"But because thou art lukewarm, and neither cold, not hot, I will begin to vomit thee out of my mouth" (Revelation 3:16).
With the post-John Paul II Church in America split between two rival camps of traditionalist and leftwing Catholics (a.k.a. "Left Cats"), one of the oddest media outlets is Catholic News Agency (CNA).
On one hand, during the Francis era, CNA has been an invaluable resource for Catholics, providing detailed analysis of the infiltration of the Catholic Church in America by George Soros-tier NGOs and Democratic Party operatives.
On the other hand, CNA will regularly publish pieces that sound like a whitewashed and toned-down version of something penned by one of the many Left Cat writers, many of whom are literally funded by George Soros.
In addition to a steady stream of cringe-worthy, "just a few million more" pieces arguing for the right of the entire world to enter the West via illegal and legal immigration, a recent gem on CNA's website is a piece arguing for the classic Democratic Party "middle ground" approach to gun control in which Americans will be slowly stripped of their firearms via a dialectical series of compromises.
In "What the Church does — and does not — teach about gun control," CNA's Mary Farrow presents the argument that although the Catholic Church teaches that humans have a right to defend themselves, the Church also teaches that the state has a right to protect the common good by regulating gun ownership.
While such an argument seems perfectly reasonable on the surface, Farrow's piece is a masterpiece of gaslighting worthy of a CNN-tier fake news segment argument for "common sense gun control."
In fact, the lead photo of the piece is of two serious-looking teenage girls, one of whom is holding a sign with a crossed out AR-15 crudely drawn on it and accompanied with the (all caps, of course) words "COMMON SENSE" and "WE NEED GUN REFORM NOW."
The message, of course, is that while our country along the entire West is rapidly becoming a violent, God-less hellscape, it would be only common sense to disarm the American population and leave them at the mercy of criminals who have no concern for gun laws.
Farrow begins her piece with a narrative of the recent El Paso and Dayton shootings along with a body count of those killed and some pleading words from the U.S. Conference of Catholic Bishops (USCCB).
Luring the reader into assurance that her piece is not going to be a screed arguing for immediately taking away any and all guns from Americans, Farrow presents an argument from the Dominican Fr. Thomas Petri about the right Catholics have for self-defense.
However, with her gun-owning reader relaxed, Farrow then opens up her bag of tricks.
Taking aim at the iconic AR-15 and other high-capacity rifles, Farrow paraphrases Fr. Petri as saying, "A claim that does not seem to be morally or reasonably supported by Church teaching is the supposed right of citizens to protect themselves against their government."
With respect to Fr. Petri, such a claim is, in fact, made by another Dominican, St. Thomas Aquinas himself, who, in Chapter 7 of De Regno, allows for legitimate resistance against a tyranny, writing in paragraph 49:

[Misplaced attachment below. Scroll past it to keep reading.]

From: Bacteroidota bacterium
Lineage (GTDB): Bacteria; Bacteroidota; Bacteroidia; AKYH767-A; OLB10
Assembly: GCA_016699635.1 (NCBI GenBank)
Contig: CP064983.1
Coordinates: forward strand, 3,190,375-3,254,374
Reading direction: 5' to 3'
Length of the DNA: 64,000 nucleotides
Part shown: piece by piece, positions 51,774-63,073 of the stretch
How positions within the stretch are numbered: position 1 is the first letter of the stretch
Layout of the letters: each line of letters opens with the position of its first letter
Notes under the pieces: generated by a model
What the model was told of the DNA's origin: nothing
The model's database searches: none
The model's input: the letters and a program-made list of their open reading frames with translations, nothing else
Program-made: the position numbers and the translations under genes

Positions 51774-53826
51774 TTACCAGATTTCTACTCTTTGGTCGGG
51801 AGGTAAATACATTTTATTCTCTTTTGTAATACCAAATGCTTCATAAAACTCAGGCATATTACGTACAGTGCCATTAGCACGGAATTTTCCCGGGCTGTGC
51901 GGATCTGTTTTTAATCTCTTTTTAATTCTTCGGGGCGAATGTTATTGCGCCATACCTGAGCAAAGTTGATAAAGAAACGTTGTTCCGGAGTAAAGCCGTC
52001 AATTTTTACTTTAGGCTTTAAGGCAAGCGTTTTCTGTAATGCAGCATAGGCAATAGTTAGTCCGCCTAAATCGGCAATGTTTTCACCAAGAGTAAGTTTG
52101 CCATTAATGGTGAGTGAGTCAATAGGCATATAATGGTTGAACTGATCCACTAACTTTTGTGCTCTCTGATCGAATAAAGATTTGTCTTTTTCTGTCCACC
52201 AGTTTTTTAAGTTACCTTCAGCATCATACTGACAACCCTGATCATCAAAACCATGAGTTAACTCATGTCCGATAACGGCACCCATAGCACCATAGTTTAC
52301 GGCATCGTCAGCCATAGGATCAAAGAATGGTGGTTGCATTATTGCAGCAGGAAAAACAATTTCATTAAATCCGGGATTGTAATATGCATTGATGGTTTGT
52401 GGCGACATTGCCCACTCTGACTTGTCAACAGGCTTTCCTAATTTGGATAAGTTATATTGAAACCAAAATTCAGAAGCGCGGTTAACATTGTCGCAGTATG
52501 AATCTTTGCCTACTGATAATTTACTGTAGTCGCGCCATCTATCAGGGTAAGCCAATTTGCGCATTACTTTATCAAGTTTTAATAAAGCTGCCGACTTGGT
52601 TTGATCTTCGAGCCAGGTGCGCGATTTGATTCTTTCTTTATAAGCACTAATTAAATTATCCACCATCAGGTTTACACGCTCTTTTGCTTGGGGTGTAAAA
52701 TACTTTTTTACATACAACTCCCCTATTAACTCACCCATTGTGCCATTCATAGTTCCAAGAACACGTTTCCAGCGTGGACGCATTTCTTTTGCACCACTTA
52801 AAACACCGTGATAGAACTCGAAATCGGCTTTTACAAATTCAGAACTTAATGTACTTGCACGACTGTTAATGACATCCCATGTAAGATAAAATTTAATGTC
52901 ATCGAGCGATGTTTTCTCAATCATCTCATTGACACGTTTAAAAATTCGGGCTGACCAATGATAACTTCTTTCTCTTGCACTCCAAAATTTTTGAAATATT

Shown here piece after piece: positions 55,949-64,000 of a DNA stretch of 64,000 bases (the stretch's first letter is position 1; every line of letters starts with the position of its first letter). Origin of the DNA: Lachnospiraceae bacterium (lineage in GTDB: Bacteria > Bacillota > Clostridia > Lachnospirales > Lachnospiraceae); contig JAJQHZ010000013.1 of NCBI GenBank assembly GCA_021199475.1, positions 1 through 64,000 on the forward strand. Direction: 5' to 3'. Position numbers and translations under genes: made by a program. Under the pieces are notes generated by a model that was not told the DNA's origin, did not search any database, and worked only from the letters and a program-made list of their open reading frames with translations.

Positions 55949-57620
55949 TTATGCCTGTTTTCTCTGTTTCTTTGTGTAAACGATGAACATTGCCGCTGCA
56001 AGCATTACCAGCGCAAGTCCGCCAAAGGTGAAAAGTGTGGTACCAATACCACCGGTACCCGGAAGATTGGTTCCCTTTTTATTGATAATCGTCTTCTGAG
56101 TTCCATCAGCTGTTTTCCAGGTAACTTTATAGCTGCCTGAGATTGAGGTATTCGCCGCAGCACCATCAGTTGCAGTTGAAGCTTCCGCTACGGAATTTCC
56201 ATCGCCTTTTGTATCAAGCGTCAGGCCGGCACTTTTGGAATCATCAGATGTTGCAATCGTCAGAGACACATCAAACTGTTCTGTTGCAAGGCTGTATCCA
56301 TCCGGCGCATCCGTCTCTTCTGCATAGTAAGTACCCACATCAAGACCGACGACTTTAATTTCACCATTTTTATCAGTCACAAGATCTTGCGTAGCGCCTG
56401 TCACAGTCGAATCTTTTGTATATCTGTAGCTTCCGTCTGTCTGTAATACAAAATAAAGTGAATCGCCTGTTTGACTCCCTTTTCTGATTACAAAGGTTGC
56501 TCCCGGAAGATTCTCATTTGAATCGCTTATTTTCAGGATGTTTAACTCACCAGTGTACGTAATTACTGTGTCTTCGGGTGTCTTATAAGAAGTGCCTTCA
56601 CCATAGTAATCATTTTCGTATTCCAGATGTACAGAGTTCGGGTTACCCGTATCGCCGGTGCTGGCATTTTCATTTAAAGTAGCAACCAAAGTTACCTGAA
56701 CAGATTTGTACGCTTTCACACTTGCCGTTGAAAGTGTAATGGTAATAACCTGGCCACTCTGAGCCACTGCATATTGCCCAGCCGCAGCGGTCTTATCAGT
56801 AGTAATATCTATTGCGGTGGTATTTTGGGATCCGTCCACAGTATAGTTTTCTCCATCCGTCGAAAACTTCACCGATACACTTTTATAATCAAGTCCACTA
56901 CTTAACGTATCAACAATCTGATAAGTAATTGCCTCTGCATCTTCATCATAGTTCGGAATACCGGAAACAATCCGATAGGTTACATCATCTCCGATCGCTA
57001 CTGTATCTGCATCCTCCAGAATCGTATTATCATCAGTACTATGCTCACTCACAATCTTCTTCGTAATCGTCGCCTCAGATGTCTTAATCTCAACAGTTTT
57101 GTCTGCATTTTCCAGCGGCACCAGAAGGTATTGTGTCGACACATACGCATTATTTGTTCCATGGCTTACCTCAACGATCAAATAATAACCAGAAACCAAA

If to provide itself with a king belongs to the right of a given multitude, it is not unjust that the king be deposed or have his power restricted by that same multitude if, becoming a tyrant, he abuses the royal power. It must not be thought that such a multitude is acting unfaithfully in deposing the tyrant, even though it had previously subjected itself to him in perpetuity, because he himself has deserved that the covenant with his subjects should not be kept, since, in ruling the multitude, he did not act faithfully as the office of a king demands
Farrow finally gets to the heart of the matter by quoting Fr. Petri's apparent argument, in the key of the radical Left itself, that the state needs to intervene with increased regulation and monitoring of Americans who own serious weapons:
A semiautomatic weapon is used for firing a lot of bullets very quickly, and what's the reason for that? Well, it's to do maximum damage to multiple targets at one time. So yes, I think Catholic moral principles would dictate that the state does have not only a right but a responsibility to monitor who has such means, and that they're in good mental condition and are able to use them properly.
Farrow stops short of arguing for total gun control but here seems to open the door for or provide tacit approval of the Democratic Party's proposed "red flag" laws, the first step to radical gun confiscation from those who have politically incorrect views.
Like the innumerable pieces produced by CNA cheering on the now rapid death of the West via mass immigration, "What the Church does — and does not — teach about gun control" buries its subversive message within a deluge of noble and pious verbiage and a few Teddy Ruxpin-level tear-jerking stories.
Contrary to CNA's arguments, the worst thing imaginable would be to grant a judicial system and law enforcement apparatus under President Joe Biden or Elizabeth Warren to disarm and humiliate those guilty of the crime of "wrong think."
Moreover, those at CNA and their pals at the USCCB who think they can appease the power structure ruling our country and much of the world by selling globalist ideas to confused conservative Catholics must realize that they are only useful idiots whose shelf life will eventually wear out and who will someday find themselves red-flagged for their own all too conservative Catholicism.